Common Sunflower, Annual Sunflower

Helianthus annuus L.

Asteraceae (Sunflower Family)


This tall, showy plant grows from 1.5 to 8 feet or 0.45 to 2.4 m tall. Its stem has short, prickly hairs and may sometimes be purple or dark colored. The leaves are covered in coarse, rough hairs, are located alternately along the stem, and may be toothed. The leaf blades can grow to 10 inches or 25 cm long.  The flower heads are terminal (i.e., growing at the end of a branch or stem) and large, reaching up to 5 inches or 13 cm across. The ray flowers are yellow and the disk flowers brown. The plant blooms from July through October.  The forage value of Common Sunflower for livestock is poor, but it provides an excellent food source for birds. Seeds may be consumed by birds, small mammals, and insects. Sunflowers can provide a good cover source for many wildlife species when intermixed with other annual plants.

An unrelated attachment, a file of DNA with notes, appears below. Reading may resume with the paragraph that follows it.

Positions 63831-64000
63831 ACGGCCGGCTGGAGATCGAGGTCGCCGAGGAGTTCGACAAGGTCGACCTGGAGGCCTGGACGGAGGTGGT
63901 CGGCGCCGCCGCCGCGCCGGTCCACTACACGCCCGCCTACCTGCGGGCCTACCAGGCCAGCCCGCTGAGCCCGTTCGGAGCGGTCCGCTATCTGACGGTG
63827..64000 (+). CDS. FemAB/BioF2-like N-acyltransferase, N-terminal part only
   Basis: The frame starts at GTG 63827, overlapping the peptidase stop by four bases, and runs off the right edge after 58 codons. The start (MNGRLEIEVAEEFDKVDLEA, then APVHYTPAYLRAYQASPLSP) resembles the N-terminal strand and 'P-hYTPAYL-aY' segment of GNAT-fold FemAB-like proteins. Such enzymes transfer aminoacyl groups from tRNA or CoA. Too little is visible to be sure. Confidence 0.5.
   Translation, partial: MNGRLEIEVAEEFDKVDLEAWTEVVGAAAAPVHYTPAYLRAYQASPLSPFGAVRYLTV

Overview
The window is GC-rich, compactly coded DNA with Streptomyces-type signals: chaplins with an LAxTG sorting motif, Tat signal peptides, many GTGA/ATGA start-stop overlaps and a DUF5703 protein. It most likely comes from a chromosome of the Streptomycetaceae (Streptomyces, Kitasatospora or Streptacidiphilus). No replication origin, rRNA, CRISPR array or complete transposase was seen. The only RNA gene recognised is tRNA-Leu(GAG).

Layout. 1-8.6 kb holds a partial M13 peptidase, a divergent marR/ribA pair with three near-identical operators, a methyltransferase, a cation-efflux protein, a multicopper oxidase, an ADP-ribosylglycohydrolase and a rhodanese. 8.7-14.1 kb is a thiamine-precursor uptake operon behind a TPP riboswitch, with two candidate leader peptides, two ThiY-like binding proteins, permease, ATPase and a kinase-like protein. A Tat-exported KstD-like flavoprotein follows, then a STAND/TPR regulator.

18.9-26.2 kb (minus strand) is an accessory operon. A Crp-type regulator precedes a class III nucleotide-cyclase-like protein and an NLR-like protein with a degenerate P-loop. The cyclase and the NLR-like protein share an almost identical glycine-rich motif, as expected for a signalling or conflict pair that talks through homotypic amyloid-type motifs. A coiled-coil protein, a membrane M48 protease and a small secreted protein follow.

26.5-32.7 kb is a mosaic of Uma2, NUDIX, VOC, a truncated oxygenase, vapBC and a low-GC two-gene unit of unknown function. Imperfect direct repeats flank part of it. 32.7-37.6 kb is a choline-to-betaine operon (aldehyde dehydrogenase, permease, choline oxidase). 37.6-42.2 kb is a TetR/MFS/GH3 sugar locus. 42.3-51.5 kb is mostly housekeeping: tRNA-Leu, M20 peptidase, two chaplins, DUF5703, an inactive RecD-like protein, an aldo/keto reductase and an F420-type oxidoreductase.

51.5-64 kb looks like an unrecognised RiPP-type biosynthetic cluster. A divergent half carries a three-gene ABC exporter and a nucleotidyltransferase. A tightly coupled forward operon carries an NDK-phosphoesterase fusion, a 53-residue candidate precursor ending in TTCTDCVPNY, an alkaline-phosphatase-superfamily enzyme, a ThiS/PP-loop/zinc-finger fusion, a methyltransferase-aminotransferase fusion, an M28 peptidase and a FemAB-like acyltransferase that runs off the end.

This plant grows in many soil types and moisture conditions. It is prominent in disturbed and low-lying areas but can also persist in dry soils. Native habitats include prairies, grasslands, old field sites, roadsides, railroad edges, savannas, and woodland edges.